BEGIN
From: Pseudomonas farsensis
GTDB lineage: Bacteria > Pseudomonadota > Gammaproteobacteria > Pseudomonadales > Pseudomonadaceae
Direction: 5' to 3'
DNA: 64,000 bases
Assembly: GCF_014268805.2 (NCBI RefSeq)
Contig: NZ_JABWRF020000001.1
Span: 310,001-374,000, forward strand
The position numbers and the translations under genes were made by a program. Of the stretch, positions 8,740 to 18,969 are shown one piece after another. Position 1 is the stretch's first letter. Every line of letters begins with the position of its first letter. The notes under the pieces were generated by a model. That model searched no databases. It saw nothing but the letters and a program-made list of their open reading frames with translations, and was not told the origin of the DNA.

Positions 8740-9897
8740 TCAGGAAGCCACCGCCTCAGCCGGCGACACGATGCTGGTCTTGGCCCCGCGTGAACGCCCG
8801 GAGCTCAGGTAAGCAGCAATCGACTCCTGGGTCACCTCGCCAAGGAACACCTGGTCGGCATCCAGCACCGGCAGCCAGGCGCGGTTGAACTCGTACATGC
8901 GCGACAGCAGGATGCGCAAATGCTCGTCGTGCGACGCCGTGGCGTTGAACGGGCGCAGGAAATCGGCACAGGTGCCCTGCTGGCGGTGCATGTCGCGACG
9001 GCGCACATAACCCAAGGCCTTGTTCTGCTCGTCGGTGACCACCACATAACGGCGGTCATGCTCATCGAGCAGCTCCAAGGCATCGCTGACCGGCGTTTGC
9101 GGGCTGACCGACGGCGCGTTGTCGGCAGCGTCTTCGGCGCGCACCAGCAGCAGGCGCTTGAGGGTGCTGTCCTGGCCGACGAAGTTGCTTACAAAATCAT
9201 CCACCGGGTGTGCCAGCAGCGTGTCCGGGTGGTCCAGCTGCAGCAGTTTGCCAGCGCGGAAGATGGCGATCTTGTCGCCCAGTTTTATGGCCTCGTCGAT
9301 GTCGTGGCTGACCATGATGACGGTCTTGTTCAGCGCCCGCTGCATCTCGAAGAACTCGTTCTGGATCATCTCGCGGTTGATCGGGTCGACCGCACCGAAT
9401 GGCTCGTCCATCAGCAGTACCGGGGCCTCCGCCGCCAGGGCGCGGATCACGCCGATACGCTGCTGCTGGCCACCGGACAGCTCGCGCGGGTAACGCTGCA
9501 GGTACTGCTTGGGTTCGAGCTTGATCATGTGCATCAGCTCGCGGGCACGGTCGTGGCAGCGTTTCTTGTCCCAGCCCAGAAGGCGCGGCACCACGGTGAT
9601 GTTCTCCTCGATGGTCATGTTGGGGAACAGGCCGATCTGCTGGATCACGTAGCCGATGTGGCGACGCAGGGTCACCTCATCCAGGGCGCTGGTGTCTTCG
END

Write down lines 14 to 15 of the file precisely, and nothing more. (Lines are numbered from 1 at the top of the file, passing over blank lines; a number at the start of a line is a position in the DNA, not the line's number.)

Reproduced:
9101 GGGCTGACCGACGGCGCGTTGTCGGCAGCGTCTTCGGCGCGCACCAGCAGCAGGCGCTTGAGGGTGCTGTCCTGGCCGACGAAGTTGCTTACAAAATCAT
9201 CCACCGGGTGTGCCAGCAGCGTGTCCGGGTGGTCCAGCTGCAGCAGTTTGCCAGCGCGGAAGATGGCGATCTTGTCGCCCAGTTTTATGGCCTCGTCGAT